Woman Begins Historic Solo Journey Across Antarctica

A 33-year old British woman commenced her attempt to be the first woman to cross the frozen continent of Antarctica alone.

Felicity Aston estimated her trek would cover over 1,000 miles and last approximately 70 days.

It is her first solo journey.

"This is ... the first time I will have spent this length of time without company. It's part of the challenge of the expedition, to see how I'll cope with it," said Aston to The Associated Press shortly before embarking on her adventure.

The adventurer also said the trip will be a mental challenge.

"Your life reduces to eating, sleeping and skiing. It's a form of meditation. You get into a rhythm, and all you can hear is your own breathing, your own heartbeat, the sound of your clothes and your skis. It's kind of an altered state," Aston said.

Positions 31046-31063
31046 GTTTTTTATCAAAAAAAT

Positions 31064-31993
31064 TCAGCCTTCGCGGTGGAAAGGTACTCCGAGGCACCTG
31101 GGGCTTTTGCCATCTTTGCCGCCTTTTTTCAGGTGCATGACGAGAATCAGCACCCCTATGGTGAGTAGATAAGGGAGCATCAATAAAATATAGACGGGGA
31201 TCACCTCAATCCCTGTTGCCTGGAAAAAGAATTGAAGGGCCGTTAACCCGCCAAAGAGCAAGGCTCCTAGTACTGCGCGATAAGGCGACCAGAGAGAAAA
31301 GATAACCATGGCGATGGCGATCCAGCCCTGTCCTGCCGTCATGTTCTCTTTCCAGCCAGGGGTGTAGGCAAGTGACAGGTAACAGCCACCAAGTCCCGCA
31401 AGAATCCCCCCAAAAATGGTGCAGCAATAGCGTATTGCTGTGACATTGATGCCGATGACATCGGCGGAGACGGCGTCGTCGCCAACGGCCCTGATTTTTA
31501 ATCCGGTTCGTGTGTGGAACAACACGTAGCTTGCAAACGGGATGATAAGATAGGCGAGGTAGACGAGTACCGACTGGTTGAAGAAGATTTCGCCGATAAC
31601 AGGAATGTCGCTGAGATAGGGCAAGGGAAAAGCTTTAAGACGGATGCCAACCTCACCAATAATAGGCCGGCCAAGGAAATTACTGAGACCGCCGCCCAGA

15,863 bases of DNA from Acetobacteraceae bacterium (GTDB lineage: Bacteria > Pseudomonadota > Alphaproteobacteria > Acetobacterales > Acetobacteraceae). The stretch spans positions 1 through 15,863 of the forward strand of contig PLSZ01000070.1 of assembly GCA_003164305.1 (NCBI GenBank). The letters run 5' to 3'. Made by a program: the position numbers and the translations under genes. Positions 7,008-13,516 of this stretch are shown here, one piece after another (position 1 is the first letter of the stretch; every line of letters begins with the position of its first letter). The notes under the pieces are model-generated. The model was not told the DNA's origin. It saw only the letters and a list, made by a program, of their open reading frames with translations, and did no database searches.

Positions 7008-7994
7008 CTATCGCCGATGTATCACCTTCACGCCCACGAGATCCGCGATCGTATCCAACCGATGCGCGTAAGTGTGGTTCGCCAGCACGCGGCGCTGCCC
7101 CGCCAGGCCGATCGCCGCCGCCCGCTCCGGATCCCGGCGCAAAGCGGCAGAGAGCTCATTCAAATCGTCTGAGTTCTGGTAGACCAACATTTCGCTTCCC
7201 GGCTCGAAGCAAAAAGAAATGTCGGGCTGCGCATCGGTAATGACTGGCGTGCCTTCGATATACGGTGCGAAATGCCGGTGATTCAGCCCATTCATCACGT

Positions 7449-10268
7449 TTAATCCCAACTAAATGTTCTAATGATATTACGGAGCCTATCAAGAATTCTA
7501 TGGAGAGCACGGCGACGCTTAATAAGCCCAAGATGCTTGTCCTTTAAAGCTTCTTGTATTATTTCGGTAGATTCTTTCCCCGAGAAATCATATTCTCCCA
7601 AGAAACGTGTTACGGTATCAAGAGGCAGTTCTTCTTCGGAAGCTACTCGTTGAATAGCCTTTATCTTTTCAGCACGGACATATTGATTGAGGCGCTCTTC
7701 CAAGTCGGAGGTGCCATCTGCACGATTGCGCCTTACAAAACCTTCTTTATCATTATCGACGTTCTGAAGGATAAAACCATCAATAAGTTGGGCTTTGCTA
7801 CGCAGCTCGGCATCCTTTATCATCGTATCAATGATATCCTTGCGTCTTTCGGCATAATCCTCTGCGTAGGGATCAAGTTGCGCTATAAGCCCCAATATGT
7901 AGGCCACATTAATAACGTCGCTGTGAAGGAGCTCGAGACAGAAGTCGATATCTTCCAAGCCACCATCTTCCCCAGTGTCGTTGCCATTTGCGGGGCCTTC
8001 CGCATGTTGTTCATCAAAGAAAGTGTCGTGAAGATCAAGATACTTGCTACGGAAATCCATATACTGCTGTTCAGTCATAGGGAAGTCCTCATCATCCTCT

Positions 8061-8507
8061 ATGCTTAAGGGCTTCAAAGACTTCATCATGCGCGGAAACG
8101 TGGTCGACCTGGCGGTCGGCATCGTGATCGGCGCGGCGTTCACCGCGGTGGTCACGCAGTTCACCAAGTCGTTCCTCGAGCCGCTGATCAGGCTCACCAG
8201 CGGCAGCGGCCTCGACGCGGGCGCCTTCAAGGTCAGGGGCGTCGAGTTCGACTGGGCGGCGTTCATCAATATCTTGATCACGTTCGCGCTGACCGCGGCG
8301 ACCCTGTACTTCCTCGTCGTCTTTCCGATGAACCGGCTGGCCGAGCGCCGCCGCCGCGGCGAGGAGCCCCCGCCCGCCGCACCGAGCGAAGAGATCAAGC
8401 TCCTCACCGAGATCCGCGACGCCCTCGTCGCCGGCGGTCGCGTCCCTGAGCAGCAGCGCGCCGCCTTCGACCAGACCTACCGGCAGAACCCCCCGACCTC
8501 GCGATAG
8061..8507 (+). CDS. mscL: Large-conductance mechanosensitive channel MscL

"A trip like this is all about keeping going - the stamina, endurance, keeping going day after day after day," she added.

Some of the supplies Aston will be carrying include freeze-dried food, a camp stove, fuel, solar recharger, two MP3 players, two satellite phones and a GPS beacon to communicate with a support team.

Aston was a meteorologist for the British Atlantic Survey for three years. She has crossed the Greenland ice sheet and the Canadian arctic. She has also made her way across Lake Baikal in Siberia.

As she nears the South Pole, Aston will climb the Transatlantic Mountains to reach Antarctica's plateau.

If Aston completes the trip, she will be the first person to make it across Antarctica using only muscle power. She would also set the record for longest polar expedition completed alone by a woman.